A few years ago I had a nasty fight with a rare form of cancer. Doctor battle the cancer; patients battle the side effects of the battle. It was brutal. But when our team won, my doctor told me that my sugar-free diet was part of the reason I survived.
I try to avoid sugar as well as I can. I do a lot of baking and use xylitol and stevia as substitutes, sometimes agave or maple syrup. I don't think I've ever bought sugar in my life and I don't recall ever working with it although I was a chef both in Amsterdam and later, briefly, in San Francisco.
Thomas Keller is the owner of two of America's most exclusive fine dining establishments, Per Se in New York City and the French Laundry, Gavin Newsom's favorite, in Yountville (Napa Valley). I'm excited that Keller is excited about about a natural sugar substitute, Supplant, which bills itself as being made from plant fiber (like wheat, rice and corn), being lower in calories, having a low glycemic response (how individual foods impact blood sugar levels) compared to glucose and being prebiotic (good for gut health).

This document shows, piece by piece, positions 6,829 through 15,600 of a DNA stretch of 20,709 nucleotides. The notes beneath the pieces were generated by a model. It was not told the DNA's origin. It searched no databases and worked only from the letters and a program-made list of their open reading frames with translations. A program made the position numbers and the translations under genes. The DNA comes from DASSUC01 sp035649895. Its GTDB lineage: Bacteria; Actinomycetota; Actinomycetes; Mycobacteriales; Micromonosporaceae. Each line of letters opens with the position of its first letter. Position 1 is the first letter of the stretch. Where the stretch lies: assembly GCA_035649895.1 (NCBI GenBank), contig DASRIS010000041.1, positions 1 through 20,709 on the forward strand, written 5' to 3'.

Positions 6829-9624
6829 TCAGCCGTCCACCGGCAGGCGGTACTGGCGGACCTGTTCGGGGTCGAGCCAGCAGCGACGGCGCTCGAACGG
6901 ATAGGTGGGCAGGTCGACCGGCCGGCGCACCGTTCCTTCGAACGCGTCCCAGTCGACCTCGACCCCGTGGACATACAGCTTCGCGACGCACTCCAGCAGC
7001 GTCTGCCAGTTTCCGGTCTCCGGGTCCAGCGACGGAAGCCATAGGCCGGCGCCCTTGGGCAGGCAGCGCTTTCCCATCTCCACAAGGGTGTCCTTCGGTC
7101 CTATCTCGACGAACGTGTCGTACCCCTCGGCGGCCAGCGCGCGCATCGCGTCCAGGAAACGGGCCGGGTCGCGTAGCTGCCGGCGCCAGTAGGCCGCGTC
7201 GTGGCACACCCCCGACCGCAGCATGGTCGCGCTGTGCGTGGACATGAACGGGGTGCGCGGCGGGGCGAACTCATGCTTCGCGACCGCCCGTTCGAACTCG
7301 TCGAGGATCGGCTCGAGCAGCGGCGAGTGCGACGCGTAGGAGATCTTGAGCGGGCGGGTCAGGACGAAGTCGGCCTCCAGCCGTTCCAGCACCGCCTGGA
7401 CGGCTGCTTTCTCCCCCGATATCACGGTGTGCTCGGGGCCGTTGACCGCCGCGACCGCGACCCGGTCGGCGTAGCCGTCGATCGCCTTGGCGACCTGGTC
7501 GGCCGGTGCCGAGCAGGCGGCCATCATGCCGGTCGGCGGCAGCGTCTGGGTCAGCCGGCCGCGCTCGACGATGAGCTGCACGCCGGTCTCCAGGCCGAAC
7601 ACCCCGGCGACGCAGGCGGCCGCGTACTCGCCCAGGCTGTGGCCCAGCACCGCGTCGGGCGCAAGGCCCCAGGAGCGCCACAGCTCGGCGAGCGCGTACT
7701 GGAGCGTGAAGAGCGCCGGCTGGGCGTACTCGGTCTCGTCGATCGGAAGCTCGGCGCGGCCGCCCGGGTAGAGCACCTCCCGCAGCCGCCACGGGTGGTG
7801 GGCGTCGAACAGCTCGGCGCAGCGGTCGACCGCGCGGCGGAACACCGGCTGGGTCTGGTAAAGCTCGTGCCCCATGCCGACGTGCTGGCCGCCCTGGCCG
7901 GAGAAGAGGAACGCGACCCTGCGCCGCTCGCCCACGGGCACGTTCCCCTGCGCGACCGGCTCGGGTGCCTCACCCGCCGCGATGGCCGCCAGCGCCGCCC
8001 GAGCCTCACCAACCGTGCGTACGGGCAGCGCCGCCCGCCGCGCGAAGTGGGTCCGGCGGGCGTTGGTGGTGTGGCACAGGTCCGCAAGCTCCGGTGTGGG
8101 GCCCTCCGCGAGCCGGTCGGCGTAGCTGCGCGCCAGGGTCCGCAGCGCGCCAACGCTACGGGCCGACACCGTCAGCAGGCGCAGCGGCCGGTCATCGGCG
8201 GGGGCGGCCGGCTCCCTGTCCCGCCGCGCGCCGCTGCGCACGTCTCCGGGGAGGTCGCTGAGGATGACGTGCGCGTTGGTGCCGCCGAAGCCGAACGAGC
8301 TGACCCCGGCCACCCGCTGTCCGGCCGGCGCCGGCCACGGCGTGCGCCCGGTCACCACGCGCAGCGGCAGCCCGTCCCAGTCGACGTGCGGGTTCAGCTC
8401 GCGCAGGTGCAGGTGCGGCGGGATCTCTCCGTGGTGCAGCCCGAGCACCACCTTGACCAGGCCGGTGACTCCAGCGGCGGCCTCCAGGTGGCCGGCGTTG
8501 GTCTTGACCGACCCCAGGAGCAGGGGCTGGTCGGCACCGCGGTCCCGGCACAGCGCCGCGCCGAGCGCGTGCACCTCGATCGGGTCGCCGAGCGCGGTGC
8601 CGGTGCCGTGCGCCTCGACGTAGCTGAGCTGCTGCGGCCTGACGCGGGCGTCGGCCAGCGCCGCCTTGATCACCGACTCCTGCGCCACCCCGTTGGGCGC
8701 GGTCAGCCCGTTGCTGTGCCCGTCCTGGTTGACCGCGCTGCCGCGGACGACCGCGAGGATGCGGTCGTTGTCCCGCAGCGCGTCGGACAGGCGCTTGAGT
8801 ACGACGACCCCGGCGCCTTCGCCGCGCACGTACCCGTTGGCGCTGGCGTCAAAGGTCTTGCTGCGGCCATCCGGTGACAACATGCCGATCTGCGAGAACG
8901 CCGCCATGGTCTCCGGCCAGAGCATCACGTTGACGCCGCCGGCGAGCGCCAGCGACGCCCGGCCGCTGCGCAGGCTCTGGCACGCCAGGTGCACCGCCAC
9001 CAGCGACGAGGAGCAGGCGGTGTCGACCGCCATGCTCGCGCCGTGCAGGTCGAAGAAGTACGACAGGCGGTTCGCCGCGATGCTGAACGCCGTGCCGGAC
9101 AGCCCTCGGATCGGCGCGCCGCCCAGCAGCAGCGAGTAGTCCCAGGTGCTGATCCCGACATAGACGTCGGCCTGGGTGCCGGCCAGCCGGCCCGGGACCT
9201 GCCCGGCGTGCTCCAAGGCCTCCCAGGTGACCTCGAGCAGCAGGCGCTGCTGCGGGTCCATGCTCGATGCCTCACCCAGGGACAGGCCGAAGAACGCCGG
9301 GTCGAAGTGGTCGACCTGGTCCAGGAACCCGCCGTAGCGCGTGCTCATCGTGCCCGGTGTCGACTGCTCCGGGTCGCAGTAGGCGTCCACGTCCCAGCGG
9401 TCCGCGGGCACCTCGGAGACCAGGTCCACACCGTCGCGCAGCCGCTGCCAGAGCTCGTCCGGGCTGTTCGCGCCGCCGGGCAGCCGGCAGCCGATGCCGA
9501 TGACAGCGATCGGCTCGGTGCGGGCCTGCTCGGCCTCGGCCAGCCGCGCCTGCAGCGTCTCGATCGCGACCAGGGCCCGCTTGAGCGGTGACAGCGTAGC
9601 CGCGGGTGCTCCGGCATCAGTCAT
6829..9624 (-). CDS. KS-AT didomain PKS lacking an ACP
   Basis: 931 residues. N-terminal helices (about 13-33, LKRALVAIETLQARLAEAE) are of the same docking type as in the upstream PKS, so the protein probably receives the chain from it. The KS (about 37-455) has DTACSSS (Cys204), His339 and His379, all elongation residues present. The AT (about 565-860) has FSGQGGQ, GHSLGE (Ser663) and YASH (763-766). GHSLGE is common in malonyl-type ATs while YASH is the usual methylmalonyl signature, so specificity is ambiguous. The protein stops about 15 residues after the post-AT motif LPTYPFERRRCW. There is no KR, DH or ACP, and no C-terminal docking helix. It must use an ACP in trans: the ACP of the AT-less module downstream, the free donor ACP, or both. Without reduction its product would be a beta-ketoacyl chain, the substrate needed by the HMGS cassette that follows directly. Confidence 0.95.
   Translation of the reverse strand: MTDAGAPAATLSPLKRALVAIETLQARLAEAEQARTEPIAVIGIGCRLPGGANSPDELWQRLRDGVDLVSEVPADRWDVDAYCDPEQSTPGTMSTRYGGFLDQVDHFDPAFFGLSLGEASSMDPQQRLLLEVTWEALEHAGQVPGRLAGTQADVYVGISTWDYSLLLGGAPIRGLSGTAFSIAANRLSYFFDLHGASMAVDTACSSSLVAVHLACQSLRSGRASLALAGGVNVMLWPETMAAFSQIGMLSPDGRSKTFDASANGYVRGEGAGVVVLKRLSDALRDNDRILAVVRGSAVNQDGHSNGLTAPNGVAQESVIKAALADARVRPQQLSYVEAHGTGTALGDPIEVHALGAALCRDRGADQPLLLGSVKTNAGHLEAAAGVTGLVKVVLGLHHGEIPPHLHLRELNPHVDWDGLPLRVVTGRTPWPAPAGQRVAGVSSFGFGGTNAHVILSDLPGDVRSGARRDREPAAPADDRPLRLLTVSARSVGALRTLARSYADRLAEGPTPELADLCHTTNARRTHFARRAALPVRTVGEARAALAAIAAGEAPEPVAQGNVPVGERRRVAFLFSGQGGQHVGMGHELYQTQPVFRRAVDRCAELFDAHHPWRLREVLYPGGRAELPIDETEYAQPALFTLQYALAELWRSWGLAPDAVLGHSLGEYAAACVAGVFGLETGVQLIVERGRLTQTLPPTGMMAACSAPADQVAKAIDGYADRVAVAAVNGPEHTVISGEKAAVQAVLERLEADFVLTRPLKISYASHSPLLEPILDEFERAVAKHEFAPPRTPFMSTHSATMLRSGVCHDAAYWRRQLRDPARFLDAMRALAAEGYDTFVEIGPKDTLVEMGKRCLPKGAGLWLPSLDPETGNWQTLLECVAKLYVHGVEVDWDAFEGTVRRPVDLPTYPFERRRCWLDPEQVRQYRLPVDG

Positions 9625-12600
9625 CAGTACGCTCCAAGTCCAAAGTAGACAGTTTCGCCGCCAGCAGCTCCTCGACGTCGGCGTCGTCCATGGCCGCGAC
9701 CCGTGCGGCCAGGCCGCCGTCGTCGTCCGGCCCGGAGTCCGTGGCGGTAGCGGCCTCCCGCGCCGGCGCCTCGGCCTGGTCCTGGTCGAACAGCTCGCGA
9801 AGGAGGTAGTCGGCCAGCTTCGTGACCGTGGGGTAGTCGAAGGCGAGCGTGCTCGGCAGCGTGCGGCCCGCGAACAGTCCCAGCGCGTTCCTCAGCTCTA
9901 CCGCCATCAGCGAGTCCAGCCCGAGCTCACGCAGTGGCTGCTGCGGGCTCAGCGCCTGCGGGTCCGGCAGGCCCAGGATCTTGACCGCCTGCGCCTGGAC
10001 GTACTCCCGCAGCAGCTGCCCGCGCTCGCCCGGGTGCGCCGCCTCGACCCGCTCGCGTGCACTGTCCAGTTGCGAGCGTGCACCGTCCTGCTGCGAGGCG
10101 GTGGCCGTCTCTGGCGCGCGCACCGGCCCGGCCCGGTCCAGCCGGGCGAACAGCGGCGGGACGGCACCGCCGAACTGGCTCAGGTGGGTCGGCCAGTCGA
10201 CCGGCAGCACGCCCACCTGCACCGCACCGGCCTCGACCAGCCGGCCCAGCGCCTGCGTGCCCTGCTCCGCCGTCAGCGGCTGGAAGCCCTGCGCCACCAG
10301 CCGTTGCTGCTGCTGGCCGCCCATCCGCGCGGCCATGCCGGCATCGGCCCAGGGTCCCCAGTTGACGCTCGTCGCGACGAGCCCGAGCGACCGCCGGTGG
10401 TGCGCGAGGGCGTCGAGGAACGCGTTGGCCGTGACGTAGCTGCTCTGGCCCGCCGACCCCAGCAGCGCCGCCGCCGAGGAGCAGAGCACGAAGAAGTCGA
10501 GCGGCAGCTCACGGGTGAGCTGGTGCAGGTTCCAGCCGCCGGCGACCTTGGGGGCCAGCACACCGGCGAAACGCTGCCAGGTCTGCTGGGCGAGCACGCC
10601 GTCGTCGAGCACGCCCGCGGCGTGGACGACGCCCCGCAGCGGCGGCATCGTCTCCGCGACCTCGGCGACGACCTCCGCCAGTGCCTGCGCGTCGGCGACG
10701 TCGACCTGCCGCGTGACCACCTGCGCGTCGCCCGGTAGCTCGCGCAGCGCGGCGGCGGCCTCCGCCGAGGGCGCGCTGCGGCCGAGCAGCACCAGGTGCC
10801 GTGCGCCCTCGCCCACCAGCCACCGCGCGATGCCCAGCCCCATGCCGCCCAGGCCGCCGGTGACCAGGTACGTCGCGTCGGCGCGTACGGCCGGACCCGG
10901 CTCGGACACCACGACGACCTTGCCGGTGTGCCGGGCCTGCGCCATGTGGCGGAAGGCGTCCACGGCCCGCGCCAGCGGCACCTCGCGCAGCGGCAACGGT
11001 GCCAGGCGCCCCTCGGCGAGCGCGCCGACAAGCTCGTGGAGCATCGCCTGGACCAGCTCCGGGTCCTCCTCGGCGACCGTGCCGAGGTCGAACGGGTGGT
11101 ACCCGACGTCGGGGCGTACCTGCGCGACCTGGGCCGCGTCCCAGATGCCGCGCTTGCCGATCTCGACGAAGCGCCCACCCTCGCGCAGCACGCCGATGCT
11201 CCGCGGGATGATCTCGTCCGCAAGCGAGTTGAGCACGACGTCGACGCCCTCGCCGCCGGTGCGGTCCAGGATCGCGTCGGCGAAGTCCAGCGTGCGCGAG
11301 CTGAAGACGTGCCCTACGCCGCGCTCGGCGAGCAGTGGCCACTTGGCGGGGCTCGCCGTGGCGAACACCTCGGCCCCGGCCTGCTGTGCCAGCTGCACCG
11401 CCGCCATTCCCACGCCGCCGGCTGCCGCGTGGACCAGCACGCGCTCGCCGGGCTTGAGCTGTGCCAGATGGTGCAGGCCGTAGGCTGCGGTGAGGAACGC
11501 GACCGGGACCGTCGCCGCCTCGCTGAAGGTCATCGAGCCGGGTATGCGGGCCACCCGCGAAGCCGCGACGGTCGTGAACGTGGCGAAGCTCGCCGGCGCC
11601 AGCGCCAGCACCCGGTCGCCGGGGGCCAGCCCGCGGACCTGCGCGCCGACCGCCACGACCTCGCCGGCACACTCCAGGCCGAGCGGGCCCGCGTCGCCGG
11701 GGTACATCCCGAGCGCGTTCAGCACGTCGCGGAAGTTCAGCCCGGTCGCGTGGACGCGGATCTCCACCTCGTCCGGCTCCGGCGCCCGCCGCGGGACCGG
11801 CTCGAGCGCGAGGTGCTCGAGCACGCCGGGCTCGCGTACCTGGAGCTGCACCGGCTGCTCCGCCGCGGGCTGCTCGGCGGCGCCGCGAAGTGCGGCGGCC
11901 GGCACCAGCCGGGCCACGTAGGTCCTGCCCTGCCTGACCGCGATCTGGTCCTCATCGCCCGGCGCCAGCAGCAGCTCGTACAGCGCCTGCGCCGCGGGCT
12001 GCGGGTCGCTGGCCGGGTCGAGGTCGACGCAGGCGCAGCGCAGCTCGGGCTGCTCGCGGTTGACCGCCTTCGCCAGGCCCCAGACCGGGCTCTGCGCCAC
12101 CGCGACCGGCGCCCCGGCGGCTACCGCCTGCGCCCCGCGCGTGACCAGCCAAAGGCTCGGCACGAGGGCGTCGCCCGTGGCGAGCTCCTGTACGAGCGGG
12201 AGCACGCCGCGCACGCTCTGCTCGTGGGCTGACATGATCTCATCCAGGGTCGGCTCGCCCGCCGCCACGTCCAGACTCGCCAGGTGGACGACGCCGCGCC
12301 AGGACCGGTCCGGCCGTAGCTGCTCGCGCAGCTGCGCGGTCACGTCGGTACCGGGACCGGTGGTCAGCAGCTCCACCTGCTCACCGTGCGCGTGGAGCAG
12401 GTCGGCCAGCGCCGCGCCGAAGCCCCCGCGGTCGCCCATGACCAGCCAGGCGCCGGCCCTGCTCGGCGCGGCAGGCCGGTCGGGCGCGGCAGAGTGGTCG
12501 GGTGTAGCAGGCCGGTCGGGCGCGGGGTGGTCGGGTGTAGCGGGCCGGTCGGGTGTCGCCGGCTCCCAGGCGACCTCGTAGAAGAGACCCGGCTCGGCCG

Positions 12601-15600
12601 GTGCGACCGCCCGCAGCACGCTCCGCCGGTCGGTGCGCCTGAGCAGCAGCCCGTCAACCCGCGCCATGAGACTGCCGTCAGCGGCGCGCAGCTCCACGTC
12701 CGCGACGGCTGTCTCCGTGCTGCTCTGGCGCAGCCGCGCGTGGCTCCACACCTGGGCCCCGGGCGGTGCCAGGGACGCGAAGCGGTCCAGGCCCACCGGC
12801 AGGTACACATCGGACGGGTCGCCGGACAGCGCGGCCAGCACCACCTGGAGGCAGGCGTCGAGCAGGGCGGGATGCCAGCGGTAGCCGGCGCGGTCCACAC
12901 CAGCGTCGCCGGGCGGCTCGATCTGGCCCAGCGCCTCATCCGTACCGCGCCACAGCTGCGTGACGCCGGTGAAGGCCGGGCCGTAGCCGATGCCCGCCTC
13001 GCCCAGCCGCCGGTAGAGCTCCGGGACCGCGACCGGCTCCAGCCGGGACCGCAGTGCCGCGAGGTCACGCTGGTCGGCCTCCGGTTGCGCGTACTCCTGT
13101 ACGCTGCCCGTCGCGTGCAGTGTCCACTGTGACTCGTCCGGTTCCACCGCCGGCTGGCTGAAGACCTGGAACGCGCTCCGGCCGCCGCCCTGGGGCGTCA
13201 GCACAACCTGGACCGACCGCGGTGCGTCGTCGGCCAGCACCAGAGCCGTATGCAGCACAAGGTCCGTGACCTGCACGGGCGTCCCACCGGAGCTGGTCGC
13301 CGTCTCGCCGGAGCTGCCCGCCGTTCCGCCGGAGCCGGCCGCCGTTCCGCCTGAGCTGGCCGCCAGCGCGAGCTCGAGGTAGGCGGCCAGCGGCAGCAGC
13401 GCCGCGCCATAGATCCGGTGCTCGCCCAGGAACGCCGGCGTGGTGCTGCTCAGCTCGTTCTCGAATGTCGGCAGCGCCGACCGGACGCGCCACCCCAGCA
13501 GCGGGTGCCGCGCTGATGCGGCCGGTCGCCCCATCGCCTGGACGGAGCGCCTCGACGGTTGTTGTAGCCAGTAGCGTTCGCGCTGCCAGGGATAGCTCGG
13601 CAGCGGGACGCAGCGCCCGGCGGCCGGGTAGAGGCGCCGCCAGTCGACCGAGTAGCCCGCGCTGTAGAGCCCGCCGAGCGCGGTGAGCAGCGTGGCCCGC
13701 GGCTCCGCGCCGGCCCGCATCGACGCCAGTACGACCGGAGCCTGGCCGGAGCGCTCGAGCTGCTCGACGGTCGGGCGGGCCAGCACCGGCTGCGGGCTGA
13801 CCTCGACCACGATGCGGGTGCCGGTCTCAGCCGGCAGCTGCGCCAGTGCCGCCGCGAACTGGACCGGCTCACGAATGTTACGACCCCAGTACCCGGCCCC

How do they make it? They "start by collecting fiber-rich parts of crops like stems, stalks, husks and cobs from farmyards, forests and food facilities. We then grind down these often-unused agricultural by-products into manageable chunks so that the fiber inside them is easily accessible. Next we break down the long and complex chains of sugars found in fiber using enzymes from fungi. These long chains of sugars (which scientists call polysaccharides) break down into shorter chains of sugars (which scientists call oligosaccharides and sugars). This releases our sugars from fiber blend. Once we’re finished with our blend of fiber-derived sugars and fibers, we can cook, bake and mix with it to make delicious products. These fiber-derived sugars behave like traditional sugar in food-- but retain certain fiber-based qualities."
Dietary fiber is the part of plant foods that isn’t broken down during digestion. But because of that, fiber is then able to become food for the good bacteria in our gut. For that reason, fiber is often referred to as “prebiotic.” It promotes the growth of good bacteria in our bodies, because it’s the food good bacteria feed on. Having healthy colonies of good bacteria in your gut is healthy, and not only in aiding digestion; science has begun to look more closely at how this enormous system of organisms influences-- and even improves-- health conditions, from heart disease to arthritis to cancer.
Bonus: Supplant, made from stalks, husks and hulls is environmentally-friendly because of sustainability and a reduction in the air pollution and greenhouse gases that comes from burning that "waste product." The manufacturing doesn't waste the immense amounts of water processing cane sugar does. We'll have to see if congressional bribery from the sugar cartel is also reduced.